clock menu more-arrow no yes

Filed under:

2019 NBA Draft Profile: Nickeil Alexander-Walker

New, comments

Will the Trail Blazers look to Virginia Tech guard Nickeil Alexander-Walker in the 2019 NBA Draft when it comes time to make their selection at pick No. 25?

NCAA Basketball: NCAA Tournament-East Regional-Virginia Tech vs Duke Amber Searls-USA TODAY Sports

The Trail Blazers’ memorable postseason run might be over, but the the 2019 NBA Draft is right around the corner. Portland’s President of Basketball Operations Neil Olshey currently has the No. 25 pick in the draft at his disposal and he will look to supplement the Blazers’ roster with a talented prospect in the latter stages of the first round. Today we look at Nickeil Alexander-Walker of Virginia Tech.

Nickeil Alexander-Walker

  • Height: 6’5.5”
  • Weight: 204
  • Wingspan: 6’9.5”
  • Shooting Hand: Right
  • Position: Combo guard
  • Age: 20
  • Projected draft range: 16-26

2018-19 Statistics

  • PTS: 16.2 | Per 40: 18.9
  • REB: 4.1 | Per 40: 4.8
  • AST: 4.0 | Per 40: 4.6
  • STL: 1.9 | Per 40: 2.2
  • BLK: 0.5 | Per 40: 0.6
  • FG%: 47.4
  • 3P%: 37.4
  • FT%: 77.8

Strengths

Nickeil Alexander-Walker played point guard and shooting guard in his two years at Virginia Tech. He has the skills to operate in either role: passing and court vision when running point, off-ball movement and shooting otherwise. Outside of being the ball handler when Justin Robinson suffered an injury, Alexander-Walker played the bulk of his minutes as shooting guard. His off-ball speed and navigation through screens created open opportunities all over the court. Assisted by his long arms, the Virginia Tech guard was a crafty finisher at the rim and displayed a variety of mature moves to avoid bigger defenders.

Weaknesses

Despite his craftiness in the paint, Alexander-Walker struggled to finish through contact and rarely drew fouls. Despite being a solid passer, he frequently kept his head down on drives and forced tough looks in traffic. The lack of physicality extended to off-ball plays like defensive switches or box outs, where opponents effortlessly bodied him out of the way.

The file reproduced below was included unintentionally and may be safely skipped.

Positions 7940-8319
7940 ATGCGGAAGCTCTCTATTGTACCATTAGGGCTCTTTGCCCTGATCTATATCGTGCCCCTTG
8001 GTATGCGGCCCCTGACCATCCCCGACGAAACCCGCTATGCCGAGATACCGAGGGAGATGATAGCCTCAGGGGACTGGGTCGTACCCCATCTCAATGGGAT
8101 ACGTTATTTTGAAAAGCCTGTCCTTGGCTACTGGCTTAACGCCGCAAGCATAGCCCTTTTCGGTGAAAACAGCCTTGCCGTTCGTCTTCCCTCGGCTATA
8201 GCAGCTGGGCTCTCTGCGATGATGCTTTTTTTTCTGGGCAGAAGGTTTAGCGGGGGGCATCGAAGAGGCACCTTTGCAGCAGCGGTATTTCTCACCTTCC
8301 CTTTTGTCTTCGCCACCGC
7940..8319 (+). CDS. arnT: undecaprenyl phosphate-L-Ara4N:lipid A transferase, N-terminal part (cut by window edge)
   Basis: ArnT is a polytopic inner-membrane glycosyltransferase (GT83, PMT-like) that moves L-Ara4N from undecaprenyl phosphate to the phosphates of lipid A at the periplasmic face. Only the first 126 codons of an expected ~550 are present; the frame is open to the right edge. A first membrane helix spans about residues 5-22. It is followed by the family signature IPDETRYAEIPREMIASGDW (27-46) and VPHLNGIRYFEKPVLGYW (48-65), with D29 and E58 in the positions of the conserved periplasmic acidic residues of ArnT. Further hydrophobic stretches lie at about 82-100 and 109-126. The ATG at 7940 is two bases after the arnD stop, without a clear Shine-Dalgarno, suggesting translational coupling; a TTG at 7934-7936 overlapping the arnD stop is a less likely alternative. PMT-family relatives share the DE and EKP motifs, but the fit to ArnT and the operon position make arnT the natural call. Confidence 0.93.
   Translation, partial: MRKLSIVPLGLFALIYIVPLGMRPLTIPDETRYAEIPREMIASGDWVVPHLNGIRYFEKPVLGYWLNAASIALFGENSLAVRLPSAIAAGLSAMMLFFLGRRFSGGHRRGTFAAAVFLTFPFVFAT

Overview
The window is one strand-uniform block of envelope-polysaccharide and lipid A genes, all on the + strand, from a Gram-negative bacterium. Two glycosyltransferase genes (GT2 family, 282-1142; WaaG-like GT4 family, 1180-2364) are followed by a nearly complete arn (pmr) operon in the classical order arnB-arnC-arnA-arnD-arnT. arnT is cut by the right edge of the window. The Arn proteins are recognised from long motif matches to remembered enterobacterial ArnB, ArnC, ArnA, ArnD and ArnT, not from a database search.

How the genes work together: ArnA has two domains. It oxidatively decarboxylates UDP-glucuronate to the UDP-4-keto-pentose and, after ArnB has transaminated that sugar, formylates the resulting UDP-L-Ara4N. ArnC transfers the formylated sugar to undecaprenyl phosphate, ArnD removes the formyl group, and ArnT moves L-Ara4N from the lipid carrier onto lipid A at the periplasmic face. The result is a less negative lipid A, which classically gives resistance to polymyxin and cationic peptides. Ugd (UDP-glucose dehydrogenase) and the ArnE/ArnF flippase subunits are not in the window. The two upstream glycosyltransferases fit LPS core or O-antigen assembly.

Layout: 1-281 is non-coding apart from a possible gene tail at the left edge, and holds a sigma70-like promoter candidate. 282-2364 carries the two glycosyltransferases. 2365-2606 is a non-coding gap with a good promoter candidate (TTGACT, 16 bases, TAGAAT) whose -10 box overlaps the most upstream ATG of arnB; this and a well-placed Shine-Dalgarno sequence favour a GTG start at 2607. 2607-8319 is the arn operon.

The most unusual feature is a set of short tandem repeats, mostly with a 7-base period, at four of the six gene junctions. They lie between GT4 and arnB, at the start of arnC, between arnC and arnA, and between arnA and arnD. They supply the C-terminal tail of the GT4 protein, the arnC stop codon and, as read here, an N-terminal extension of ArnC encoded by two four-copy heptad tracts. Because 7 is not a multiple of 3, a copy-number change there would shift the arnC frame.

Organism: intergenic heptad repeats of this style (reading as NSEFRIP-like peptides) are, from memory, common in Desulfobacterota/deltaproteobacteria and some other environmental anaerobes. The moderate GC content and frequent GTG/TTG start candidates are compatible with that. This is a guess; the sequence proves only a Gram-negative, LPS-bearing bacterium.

Away from the key, Alexander-Walker exhibited streaky shooting. In eight of 34 games this season, he shot below 30 percent from the field; he shot over 60 percent in the same number of games. In his final two contests at VT, Alexander-Walker tallied six and nine points on 2-8 and 3-10 shooting, respectively.

2018-19 Season

With more minutes and an increased role on offense, Alexander-Walker improved his numbers across the board. The most notable development outside of his efficient scoring was the jump from 1.5 assists to 4.0 assists per game. Robinson’s injury thrust Alexander-Walker into the point guard role, a role that induced more assists but also significantly more turnovers. Even in a passing-heavy role for the second half of the season, Alexander-Walker remained the team’s leading scorer at 16.2 points per contest. He unfortunately ended his career at Virginia Tech with back-to-back disappointing outings in the March Madness Tournament. But a successful sophomore campaign has Alexander-Walker in line to be the Hokies’ first ever drafted underclassmen.

Overall Assessment

Strength and agility training at the NBA level can transform Alexander-Walker into an elite dribble-drive guard. He needs to absorb contact and add pop to first step to capitalize on his ball handling and finishing skills. Improved court vision and spatial IQ will diversify his drives and get his teammates involved as well. Alexander-Walker has the size and portfolio to play a combo guard role on both ends of the floor, a useful ability for players paired with another shooter in the backcourt. Until he bulks up and polishes his game, Alexander-Walker figures to provide inconsistent, instant offense off the bench.

Overall Fit

After drafting two guards in the 2018 draft and already possessing an elite backcourt signed long-term, another guard shouldn’t be on Portland’s radar with the 25th pick. On the contrary, the first two workouts hosted by the team have consisted primarily of guards. Even if the Blazers do look to add depth in the backcourt, Alexander-Walker isn’t the right type of guard. He plays well off the ball but isn’t an elite catch-and-shoot prospect like other players that should be available at the end of the first round. His defense isn’t stellar either—the Blazers need someone to compensate on that end of the court in lineups that stagger Damian Lillard and CJ McCollum.


Do you want to see Alexander-Walker in a Blazers jersey next season? Tell us your thoughts in the comments below.